Human Rights Watch has learned of at least 13 cases of torture in the SNR facilities in the past year. Burundian human rights organizations League Iteka and the Burundian Association for the Protection of Human Rights and Detained Persons (Association pour la Protection des droits humains et des personnes détenues, APRODH), and ONUB human rights monitors have documented numerous other cases of torture at the SNR as well.79 One victim has described the most senior leaders of the SNR directing his interrogation and looking on as he was tortured. Another has claimed that the head of the SNR personally participated in torturing him.
Most victims were young men, arrested without a warrant and suspected of collaborating with FNL rebels. One older woman was arrested and tortured by SNR agents for cooking fish for armed members of the FNL.80 While some victims of torture were eventually transferred to the prison system, many were released without charge. In August 2006, several prominent political leaders were arrested by SNR agents on suspicion of attempting to mount a coup. Agents of the SNR were reportedly involved in torturing the detainees during interrogation sessions.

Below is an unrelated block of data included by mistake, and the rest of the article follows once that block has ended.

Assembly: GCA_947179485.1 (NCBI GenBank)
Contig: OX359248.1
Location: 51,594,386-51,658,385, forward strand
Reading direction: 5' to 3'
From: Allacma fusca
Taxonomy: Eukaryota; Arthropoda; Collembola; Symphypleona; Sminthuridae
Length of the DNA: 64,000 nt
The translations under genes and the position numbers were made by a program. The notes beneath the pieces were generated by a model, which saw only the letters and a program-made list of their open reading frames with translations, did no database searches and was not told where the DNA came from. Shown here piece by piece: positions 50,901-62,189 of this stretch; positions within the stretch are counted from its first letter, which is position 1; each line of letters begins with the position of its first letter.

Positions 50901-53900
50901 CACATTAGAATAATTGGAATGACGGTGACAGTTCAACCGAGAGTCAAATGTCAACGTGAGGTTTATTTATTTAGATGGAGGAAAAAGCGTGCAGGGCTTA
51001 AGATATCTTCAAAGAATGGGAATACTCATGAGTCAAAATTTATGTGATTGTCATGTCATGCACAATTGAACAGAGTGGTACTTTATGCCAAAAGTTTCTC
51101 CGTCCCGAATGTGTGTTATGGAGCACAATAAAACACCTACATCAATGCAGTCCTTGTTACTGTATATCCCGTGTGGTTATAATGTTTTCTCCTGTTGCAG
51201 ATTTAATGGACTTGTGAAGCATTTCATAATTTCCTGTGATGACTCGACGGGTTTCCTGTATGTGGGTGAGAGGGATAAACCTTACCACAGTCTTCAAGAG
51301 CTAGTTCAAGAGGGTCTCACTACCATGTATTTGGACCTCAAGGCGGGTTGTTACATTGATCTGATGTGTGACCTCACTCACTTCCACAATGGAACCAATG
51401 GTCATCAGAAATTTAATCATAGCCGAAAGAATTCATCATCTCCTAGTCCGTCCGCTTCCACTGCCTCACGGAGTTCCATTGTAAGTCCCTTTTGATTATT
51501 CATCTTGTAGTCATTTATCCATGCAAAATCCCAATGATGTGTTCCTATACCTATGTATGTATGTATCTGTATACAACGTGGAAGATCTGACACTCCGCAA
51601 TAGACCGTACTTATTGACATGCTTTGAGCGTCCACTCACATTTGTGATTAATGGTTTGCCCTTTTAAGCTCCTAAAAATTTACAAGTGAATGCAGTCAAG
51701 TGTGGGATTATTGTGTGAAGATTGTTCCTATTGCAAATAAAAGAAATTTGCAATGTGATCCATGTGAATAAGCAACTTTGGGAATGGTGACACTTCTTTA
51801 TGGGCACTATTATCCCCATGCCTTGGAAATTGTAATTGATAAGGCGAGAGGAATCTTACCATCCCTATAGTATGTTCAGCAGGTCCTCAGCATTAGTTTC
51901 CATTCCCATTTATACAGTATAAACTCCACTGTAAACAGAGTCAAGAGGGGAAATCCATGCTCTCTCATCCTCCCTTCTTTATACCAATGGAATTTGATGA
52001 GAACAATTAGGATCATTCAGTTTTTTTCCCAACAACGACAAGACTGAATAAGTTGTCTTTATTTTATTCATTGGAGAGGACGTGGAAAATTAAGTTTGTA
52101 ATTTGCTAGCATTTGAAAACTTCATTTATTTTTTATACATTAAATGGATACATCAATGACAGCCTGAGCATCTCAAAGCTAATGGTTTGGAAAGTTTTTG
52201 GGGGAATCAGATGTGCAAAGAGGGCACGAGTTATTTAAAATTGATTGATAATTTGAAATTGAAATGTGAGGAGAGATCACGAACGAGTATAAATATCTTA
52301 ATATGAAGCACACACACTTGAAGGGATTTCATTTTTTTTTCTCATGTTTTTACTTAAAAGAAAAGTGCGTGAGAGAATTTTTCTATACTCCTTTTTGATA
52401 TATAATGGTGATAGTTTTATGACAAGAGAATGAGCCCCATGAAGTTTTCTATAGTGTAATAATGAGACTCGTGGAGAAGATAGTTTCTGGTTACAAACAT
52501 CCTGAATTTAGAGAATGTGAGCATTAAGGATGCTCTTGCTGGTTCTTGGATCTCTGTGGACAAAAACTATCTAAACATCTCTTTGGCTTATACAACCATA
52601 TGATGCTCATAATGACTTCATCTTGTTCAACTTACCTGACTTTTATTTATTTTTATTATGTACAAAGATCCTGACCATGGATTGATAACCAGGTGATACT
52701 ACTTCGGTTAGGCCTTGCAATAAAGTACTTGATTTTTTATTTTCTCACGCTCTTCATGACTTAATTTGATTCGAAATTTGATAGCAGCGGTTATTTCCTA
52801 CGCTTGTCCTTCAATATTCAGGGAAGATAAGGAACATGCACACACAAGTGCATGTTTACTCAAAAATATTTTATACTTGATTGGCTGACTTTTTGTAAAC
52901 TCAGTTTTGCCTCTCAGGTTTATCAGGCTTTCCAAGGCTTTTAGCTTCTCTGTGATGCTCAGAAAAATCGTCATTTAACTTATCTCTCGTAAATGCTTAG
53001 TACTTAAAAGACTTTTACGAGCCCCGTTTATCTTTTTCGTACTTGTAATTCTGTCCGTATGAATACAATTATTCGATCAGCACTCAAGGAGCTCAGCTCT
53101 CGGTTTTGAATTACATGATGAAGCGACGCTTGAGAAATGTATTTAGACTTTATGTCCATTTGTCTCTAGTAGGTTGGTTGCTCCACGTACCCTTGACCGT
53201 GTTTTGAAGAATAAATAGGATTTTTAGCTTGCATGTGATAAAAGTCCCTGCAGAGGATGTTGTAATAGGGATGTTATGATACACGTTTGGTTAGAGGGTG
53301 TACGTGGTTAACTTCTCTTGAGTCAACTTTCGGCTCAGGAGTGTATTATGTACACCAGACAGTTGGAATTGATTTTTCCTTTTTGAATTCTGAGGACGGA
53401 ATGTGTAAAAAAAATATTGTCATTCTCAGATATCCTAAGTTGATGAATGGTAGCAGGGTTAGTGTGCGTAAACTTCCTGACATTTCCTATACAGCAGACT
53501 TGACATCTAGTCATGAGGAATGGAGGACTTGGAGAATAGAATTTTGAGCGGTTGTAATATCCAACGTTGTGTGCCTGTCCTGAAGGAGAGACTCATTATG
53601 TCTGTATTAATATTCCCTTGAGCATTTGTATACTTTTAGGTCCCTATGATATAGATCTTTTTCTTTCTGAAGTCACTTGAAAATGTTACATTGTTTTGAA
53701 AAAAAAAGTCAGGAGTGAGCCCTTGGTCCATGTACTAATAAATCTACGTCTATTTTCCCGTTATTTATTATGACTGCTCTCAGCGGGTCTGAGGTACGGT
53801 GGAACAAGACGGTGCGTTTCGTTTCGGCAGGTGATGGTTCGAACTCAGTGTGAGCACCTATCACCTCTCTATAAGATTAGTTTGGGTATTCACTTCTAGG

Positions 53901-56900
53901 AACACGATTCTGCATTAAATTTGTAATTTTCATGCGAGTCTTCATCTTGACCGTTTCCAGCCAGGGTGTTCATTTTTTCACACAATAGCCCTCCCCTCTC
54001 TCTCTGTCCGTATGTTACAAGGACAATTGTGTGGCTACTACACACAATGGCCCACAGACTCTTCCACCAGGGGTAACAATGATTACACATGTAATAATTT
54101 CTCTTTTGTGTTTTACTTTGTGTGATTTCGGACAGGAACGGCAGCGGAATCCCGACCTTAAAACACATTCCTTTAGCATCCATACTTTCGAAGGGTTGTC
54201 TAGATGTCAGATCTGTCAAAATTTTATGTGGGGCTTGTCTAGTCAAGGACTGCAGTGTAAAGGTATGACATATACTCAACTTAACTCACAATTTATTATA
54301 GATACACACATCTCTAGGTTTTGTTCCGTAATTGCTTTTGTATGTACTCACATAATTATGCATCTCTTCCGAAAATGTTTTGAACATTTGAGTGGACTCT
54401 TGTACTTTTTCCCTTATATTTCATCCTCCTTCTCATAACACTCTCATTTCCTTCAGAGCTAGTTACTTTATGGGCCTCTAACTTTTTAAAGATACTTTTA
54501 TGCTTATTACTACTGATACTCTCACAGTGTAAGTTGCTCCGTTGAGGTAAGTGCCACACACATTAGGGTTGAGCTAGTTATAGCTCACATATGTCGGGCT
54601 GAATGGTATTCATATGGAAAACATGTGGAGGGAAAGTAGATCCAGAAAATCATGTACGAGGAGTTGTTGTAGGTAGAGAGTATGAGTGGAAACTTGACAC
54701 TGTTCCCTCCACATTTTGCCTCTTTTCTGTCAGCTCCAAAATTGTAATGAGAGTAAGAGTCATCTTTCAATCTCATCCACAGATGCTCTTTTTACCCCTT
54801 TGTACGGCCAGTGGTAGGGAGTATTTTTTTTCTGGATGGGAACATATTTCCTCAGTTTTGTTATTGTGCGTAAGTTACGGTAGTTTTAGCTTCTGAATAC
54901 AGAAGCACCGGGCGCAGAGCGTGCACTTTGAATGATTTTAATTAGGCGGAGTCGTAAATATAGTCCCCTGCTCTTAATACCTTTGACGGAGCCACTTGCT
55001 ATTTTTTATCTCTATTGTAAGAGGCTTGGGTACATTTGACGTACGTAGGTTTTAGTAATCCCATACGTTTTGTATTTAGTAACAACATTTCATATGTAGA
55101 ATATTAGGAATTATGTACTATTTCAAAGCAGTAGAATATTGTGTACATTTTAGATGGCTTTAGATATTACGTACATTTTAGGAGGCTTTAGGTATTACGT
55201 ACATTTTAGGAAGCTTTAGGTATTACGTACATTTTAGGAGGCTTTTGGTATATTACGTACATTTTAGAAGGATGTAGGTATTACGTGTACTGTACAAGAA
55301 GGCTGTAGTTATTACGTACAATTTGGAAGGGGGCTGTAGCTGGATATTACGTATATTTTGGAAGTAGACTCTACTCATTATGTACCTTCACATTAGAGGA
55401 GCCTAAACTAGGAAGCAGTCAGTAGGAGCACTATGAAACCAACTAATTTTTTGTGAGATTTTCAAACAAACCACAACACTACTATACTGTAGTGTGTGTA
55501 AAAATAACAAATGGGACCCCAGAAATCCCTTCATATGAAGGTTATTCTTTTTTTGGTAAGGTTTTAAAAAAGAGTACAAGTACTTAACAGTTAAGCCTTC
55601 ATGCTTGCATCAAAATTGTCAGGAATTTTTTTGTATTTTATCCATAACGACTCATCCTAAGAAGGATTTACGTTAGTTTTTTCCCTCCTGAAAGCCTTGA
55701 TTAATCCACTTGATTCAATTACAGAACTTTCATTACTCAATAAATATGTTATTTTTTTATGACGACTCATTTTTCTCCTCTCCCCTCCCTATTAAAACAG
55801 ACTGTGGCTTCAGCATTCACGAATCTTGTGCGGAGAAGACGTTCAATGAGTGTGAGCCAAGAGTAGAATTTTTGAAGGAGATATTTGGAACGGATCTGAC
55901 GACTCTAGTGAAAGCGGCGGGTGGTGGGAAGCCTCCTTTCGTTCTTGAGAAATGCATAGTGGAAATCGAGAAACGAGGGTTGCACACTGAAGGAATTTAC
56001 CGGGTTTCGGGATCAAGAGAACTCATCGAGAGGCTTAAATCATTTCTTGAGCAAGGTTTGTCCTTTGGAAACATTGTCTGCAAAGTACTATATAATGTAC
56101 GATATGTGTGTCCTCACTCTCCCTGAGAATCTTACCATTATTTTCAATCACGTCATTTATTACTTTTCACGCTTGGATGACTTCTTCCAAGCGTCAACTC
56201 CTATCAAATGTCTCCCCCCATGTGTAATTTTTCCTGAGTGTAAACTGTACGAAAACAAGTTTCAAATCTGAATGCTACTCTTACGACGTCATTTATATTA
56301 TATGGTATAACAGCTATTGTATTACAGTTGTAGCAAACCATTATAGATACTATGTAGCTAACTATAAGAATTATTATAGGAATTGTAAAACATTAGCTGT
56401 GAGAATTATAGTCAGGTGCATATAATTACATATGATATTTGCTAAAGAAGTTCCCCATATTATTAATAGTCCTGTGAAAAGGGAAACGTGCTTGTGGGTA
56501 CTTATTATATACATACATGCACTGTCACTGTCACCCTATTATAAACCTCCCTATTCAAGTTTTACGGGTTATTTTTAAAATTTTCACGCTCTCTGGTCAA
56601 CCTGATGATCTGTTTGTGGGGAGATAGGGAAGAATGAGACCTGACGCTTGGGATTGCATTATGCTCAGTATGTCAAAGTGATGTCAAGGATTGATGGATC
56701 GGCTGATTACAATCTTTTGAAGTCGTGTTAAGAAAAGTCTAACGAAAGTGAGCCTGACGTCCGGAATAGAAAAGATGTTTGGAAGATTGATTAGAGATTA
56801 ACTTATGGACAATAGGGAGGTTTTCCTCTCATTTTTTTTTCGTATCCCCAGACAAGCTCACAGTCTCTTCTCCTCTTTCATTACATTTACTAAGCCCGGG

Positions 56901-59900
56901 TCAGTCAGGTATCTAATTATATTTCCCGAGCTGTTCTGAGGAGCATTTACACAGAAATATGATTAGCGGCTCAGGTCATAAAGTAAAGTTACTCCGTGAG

At the March 30 meeting of SNR agents with President Nkurunziza, mentioned above (see section III, Context), three agents were reported to have been excluded from the meeting by the president after they admitted to having mistreated detainees.81 According to the information available to Human Rights Watch, however, the three agents are still working at the SNR.82
Torture of suspected FNL supporters